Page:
High-Deductible Health Insurance and Chronic Disease: New Rule Aims to Lower Treatment Costs

A new federal rule will strengthen care and reduce costs for Americans enrolled in high-deductible health plans by requiring insurance companies to cover a range of medications and services used to treat common chronic diseases, including heart disease, diabetes and asthma. Chronic disease treatment represents the single largest component of U.S. healthcare expenditures.

The rule, issued by the Internal Revenue Service July 17 and effective immediately, reclassifies 13 specific services as covered preventive care benefits. That means people enrolled in high-deductible plans will no longer be required to pay for the services out-of-pocket or from a health savings account before fulfilling their annual deductible.

“Access to these services will certainly be welcomed by individuals with chronic illness who are covered through high-deductible plans,” said Tom Loach, the director of Carrier Relations with eHealth.

“The rule change should encourage people to use these medications and services earlier in the year, before their deductibles are met. This should translate into better treatment adherence, improved health and lower healthcare costs overall,” Loach said.   

 

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Loach said the additional expense of providing the new benefits could contribute to marginally higher premiums, although the impact would likely be minimal, given the relatively low cost of the medications and services.  What remains to be seen is how quickly insurance companies will be able to update their claims systems to reflect the new coverage, Loach added.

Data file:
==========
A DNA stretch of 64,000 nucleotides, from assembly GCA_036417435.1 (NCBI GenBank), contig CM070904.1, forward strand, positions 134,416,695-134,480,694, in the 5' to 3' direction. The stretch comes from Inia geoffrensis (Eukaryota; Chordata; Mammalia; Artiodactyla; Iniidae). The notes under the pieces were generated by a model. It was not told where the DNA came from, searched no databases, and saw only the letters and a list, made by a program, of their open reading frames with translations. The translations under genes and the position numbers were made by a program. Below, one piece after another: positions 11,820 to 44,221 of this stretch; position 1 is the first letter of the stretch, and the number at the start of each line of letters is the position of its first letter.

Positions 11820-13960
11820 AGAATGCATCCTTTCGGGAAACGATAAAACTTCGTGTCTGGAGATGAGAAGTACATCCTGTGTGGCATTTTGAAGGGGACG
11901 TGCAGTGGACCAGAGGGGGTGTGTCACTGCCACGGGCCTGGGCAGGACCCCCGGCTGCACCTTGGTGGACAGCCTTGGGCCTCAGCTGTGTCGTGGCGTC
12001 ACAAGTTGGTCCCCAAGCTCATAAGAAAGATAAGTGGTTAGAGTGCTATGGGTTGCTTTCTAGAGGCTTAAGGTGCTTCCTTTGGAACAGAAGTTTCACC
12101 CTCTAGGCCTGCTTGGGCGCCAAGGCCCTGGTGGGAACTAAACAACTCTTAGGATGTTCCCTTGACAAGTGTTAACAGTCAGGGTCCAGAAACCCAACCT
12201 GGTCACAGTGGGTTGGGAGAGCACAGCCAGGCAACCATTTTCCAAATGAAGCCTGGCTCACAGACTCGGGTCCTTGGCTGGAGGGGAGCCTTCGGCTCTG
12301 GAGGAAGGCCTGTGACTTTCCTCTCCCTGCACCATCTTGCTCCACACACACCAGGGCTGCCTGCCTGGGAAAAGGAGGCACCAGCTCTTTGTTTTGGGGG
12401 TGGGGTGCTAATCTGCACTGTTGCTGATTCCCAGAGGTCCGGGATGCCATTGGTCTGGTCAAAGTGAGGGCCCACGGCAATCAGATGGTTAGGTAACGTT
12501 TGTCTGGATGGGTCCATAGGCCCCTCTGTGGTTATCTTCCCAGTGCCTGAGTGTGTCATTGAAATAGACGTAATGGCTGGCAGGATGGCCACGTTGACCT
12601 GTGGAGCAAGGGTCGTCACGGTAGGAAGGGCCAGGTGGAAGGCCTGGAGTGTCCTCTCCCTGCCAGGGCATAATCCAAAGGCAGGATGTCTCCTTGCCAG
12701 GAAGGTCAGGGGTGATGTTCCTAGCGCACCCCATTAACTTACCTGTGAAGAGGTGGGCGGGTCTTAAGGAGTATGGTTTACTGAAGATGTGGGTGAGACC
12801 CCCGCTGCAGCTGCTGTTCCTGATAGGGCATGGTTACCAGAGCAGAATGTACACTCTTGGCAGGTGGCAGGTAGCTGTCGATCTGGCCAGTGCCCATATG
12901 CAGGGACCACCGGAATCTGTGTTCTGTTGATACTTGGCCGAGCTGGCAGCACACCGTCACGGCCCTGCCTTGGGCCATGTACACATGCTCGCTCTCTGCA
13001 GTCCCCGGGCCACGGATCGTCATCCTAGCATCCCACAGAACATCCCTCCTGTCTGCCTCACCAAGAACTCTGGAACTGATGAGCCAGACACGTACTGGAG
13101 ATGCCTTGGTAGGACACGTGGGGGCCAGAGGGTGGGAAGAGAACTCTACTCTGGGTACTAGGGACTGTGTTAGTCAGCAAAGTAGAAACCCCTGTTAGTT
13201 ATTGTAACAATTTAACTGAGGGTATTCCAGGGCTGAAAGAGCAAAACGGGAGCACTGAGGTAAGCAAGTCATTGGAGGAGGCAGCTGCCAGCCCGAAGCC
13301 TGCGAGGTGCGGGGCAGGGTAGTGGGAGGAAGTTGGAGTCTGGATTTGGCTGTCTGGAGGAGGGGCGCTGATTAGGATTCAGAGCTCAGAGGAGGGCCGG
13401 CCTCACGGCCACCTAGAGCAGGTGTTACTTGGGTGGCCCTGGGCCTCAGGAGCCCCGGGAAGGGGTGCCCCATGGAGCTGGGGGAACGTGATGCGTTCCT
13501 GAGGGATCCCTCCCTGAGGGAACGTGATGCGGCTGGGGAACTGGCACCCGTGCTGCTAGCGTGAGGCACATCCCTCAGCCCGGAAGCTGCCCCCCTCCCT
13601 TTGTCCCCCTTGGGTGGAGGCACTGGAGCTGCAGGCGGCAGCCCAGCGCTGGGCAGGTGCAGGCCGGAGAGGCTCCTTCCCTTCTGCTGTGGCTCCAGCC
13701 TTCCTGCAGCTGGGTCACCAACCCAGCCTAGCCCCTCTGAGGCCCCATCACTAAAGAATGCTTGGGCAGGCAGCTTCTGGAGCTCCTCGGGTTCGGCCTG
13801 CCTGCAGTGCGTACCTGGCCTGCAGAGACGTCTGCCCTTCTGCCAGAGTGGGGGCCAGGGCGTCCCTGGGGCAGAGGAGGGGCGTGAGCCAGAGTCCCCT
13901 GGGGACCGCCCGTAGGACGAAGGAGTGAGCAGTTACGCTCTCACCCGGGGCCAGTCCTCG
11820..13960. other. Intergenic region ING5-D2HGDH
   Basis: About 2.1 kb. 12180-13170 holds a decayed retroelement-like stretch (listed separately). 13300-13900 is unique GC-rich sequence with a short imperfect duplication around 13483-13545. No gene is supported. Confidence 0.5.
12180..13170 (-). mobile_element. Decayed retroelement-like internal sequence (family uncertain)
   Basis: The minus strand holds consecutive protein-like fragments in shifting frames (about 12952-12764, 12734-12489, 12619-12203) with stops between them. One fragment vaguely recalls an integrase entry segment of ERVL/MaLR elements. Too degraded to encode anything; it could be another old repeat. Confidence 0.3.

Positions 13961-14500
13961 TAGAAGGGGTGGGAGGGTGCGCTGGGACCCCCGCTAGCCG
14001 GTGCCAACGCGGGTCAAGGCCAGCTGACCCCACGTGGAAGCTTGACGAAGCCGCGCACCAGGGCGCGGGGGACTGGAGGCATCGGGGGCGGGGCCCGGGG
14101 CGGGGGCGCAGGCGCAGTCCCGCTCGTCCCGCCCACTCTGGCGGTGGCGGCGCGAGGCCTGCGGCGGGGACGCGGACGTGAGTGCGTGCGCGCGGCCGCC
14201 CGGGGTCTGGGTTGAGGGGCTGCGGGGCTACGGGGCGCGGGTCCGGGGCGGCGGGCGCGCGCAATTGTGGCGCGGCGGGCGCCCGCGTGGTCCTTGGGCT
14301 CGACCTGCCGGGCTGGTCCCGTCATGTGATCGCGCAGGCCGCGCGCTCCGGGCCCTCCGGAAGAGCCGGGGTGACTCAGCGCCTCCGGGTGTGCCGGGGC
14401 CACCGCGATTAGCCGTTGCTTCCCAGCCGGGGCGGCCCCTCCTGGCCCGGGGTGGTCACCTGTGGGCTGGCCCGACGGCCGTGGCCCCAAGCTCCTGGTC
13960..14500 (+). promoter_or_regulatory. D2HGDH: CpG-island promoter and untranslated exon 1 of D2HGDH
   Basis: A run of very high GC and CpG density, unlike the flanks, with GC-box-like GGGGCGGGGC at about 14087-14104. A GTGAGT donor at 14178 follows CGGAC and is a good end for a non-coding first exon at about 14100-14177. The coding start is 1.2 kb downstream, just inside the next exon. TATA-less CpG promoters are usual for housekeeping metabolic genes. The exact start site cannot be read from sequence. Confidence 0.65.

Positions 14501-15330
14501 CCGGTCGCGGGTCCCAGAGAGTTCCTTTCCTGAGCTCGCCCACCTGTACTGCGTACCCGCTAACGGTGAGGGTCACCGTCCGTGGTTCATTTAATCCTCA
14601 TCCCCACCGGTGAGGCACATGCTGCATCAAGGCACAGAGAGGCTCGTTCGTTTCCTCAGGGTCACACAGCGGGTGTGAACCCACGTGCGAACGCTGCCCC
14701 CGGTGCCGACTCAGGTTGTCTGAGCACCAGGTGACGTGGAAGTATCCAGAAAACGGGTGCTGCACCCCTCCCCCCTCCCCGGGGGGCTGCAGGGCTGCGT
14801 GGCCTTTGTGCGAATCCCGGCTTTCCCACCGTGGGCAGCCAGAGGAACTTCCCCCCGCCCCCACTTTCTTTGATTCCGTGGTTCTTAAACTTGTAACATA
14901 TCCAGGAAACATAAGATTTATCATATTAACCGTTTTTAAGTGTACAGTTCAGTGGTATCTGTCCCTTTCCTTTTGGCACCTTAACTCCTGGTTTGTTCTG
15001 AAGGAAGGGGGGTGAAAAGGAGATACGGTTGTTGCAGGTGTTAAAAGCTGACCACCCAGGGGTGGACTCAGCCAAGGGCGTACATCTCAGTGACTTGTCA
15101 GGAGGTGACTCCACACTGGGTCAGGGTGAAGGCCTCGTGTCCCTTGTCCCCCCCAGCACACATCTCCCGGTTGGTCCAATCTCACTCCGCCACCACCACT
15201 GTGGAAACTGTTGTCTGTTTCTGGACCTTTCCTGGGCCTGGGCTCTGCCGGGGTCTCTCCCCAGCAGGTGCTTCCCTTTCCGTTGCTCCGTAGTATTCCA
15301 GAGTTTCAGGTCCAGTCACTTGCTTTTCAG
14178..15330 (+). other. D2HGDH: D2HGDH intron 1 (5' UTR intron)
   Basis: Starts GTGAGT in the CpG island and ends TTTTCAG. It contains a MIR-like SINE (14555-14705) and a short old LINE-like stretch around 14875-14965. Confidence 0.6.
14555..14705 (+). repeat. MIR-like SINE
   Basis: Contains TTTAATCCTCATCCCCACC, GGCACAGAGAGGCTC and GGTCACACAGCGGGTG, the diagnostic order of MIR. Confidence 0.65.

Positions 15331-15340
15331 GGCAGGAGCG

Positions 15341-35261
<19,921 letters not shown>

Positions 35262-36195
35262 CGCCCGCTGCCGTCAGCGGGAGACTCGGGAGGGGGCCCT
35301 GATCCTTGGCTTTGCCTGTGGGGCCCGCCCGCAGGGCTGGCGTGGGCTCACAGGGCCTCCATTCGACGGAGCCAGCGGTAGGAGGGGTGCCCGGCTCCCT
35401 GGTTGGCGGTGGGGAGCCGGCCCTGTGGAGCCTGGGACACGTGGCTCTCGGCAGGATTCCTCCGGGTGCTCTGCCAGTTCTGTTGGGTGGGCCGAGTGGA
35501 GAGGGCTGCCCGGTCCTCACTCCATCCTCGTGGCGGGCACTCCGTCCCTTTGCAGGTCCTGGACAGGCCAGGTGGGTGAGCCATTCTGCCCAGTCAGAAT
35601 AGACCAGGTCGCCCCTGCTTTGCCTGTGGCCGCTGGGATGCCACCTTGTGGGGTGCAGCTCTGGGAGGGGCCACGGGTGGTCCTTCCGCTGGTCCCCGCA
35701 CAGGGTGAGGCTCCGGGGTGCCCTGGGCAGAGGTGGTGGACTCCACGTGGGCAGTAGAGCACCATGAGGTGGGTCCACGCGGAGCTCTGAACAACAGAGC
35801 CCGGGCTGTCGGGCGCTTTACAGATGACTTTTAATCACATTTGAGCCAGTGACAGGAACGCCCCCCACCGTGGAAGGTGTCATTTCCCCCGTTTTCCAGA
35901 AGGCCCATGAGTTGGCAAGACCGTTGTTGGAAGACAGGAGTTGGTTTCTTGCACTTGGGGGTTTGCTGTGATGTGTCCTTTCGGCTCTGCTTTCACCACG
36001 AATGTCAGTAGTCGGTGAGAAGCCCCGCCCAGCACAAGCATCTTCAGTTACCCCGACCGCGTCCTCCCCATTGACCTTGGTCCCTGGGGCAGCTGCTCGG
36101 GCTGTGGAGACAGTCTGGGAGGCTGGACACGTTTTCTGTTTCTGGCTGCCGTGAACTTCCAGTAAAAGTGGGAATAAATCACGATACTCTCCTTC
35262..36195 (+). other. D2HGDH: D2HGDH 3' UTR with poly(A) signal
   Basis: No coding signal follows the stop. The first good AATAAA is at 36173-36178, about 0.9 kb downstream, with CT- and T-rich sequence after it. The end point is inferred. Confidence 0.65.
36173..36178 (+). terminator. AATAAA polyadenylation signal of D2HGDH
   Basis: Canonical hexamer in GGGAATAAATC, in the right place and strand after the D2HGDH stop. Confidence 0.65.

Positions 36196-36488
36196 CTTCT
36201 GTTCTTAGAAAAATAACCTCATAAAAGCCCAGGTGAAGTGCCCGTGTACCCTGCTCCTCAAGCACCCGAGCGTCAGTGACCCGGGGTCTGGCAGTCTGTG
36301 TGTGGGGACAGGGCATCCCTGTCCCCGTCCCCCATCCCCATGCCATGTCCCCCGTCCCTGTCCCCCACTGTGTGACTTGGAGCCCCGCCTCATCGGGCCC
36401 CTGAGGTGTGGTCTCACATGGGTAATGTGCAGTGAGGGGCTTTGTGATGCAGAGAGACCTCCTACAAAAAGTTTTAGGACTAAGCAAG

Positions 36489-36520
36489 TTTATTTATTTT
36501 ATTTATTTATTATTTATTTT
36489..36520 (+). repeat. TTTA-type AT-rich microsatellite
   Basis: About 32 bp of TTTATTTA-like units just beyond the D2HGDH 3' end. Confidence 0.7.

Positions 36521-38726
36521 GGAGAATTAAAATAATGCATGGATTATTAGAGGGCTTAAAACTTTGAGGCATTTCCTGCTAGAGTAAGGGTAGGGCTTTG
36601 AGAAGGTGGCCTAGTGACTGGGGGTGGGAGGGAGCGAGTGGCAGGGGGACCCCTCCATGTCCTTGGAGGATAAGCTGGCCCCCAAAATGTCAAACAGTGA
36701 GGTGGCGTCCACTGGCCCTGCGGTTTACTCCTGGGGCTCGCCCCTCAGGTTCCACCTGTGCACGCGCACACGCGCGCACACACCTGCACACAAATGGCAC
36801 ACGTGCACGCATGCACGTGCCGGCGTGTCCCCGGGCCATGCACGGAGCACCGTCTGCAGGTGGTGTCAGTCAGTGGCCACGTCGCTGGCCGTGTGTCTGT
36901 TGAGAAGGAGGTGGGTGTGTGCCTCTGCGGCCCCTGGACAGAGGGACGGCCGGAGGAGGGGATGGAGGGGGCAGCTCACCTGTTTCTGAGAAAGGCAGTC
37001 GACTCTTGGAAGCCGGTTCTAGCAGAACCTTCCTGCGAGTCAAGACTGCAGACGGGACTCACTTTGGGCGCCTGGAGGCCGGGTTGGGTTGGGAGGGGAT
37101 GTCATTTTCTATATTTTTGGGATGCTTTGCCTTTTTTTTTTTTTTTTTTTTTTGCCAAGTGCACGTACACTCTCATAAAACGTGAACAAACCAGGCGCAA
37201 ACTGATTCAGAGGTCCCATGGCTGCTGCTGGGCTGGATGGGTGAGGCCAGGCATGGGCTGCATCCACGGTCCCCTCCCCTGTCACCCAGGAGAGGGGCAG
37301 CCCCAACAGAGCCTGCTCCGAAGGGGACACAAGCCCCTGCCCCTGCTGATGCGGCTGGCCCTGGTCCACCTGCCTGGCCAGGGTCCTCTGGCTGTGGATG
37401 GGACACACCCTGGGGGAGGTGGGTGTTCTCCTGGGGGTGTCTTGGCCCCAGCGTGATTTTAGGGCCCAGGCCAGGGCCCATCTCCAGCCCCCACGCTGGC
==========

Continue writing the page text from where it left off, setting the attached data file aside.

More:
The 13 new chronic disease services now covered for individuals and families with high-deductible plans include:

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Surging enrollment in high-deductible plans

Enrollment in high-deductible plans designed for use with health savings accounts has grown dramatically in recent years, from 4.2 percent of adults with employer-based coverage in 2007 to 18.9 percent in 2017, according to the Centers for Disease Control and Prevention.

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The IRS this year defines a high-deductible health plan as any policy with a deductible of at least $1,350 for an individual and $2,700 for a family. Total annual out-of-pocket expenses for individuals and families enrolled in high-deductible health plans (including deductibles, copayments and coinsurance) cannot exceed $6,750 and $13,500, respectively, according to the IRS. The totals do not include the cost of out-of-network services.

 

Out-of-pocket expenses lead to deferred care

Time will tell the extent to which the rule change can have an impact in reducing deferred or irregular care among the chronically ill. A May 2019 survey of adults with employer-based health coverage conducted by the Kaiser Family Foundation and the Los Angeles Times found that the higher the deductible, the more likely an individual was to experience problems affording care or to put off care due to costs.

Among those surveyed, a little more than half said someone covered by their plan had a chronic condition, and half of this group reported difficulties in paying medical bills, premiums or out-of-pocket costs. Significantly, 75 percent of those in the highest deductible plans who provided coverage for someone with a chronic condition said a family member has skipped or delayed some type of medical care or prescription drugs for cost reasons during the past year.

 

 

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